Straighten spring 001

Figure 2: Technique to straighten spring.

Drawing the spring between the jaws, while angling the pliers against the bend, irons out any kink, so that a reverse bend is not simply added to the original bend. Eventually I managed to get the spring straight again without breaking it.

The next step was to replace the passing spring. While some chronometers had oval holes in the passing spring to allow for some adjustment, in the MX6, there is no provision for this and the tip of the passing spring projects rather less than a millimeter beyond the tip of the horn. This means that in adjusting the depth of the detent, this is the total range of available movement and in lifting the passing spring the discharging jewel must pass clear of the tip of the detent. On the return, the jewel must lift the locking stone off a tooth of the escape wheel far enough to unlock the wheel. If the locking stone is too deep in the escape wheel teeth, unlocking won’t happen, so some adjustment of the banking screw (or stop button in the Hamilton M21 escapement) may be necessary. It seems to be about right when a tooth of the escape wheel overlaps about one third of the width of the jewel face.

In making these interdependent adjustments, I start with the locking stone and check that every tooth of the escape wheel is locked by this amount, just in case the upper pivot is bent or for some reason there has been uneven tooth wear. Once I have done this, I then start with the tip of the detent well clear of the discharging jewel and move it in very gradually, operating the escape wheel with a finger until the passing spring is lifted off the horn of the detent. Only then do I check that unlocking takes place on the return stroke. If the depth of the detent is set too deep, the discharging jewel will strike the back of the horn on the return, instead of the passing spring, and refuse to go further because the banking screw stops it, a very good reason for checking the operation of the escapement by hand, rather than under power, which would risk breaking the discharging jewel or a balance wheel pivot.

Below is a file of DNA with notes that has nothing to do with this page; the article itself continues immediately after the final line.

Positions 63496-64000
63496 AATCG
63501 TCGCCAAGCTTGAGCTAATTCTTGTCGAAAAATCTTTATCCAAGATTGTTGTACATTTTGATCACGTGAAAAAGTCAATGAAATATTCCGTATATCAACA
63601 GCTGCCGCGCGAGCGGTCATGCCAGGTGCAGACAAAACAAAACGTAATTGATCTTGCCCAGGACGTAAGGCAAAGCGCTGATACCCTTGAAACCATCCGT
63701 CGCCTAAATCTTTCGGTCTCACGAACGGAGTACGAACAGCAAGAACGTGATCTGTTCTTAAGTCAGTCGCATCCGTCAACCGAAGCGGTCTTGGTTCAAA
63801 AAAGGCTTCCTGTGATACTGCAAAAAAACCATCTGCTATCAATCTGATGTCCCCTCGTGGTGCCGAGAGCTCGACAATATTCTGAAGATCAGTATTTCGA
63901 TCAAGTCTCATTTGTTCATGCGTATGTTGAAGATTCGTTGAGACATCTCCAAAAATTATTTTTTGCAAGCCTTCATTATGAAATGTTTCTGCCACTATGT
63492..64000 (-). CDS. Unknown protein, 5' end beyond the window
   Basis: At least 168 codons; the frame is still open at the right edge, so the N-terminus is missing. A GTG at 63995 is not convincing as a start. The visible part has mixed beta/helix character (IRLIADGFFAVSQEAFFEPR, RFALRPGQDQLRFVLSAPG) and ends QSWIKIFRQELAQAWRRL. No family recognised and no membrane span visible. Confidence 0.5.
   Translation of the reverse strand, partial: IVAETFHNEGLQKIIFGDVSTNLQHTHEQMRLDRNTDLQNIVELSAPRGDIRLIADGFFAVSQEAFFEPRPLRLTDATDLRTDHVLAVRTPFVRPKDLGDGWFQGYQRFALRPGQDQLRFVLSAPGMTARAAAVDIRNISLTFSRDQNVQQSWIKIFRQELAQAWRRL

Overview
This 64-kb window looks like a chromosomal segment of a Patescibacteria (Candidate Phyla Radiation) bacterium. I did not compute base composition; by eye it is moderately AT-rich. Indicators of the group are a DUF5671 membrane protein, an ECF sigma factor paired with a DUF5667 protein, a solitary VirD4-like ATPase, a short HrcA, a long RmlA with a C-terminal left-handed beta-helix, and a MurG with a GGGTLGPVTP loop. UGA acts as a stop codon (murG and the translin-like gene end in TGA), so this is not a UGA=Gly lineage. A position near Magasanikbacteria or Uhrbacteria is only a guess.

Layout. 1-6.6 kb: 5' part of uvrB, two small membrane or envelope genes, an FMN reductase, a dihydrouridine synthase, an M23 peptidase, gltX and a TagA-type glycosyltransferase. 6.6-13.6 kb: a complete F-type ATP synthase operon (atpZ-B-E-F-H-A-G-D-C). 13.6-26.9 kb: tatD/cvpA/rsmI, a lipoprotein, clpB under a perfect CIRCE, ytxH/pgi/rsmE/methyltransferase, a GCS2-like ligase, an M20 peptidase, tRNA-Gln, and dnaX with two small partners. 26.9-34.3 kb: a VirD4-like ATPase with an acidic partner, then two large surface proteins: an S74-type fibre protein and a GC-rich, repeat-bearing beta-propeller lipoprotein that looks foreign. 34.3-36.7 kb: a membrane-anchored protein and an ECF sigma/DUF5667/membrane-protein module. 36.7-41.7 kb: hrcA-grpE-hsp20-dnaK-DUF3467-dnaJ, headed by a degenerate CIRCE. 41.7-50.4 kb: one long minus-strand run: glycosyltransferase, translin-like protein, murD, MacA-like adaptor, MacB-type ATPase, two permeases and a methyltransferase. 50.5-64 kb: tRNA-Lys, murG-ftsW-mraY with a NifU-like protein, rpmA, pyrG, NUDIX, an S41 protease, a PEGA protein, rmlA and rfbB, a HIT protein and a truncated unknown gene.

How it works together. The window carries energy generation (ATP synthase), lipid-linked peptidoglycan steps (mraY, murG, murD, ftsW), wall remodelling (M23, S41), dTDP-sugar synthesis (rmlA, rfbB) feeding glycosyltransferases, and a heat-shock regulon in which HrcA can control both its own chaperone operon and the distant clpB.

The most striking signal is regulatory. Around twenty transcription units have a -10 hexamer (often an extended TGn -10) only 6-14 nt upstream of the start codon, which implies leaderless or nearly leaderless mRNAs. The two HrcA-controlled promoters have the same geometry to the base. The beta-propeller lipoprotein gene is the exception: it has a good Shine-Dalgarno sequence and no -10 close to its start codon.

Then one can wind the chronometer a turn or so and let it run under power, being prepared to stop it at the first sign of tripping, which is usually cured by increasing the depth by a tiny amount each time. This of course assumes that you have not disturbed the mutual angles between the upper balance wheel spring stud, the discharging roller and the impulse roller, another interdependent set of adjustments. I knew that I had all the angles correct and it needed less than an eighth of a turn of the depth-adjusting screw to cure occasional tripping.

Despite all its trials, the chronometer responded to my ministrations and ran sweetly on a full wind. After some adjustment, it ran over 20 days with a mean gaining error at room temperature of 0.9 seconds per day, with the mean of the deviations from this mean error being 1.03 seconds. Making a case for it took a little while, but it seems happy enough in what I was able to achieve (Figures 3 and 4).

Case 3 4ths view

Figure 3: Exterior of new case.

I was able to use some Hamilton handles, but the gimbals lock and the brass corners I had to make myself.

Case open from L

Figure 4: Chronometer in new home.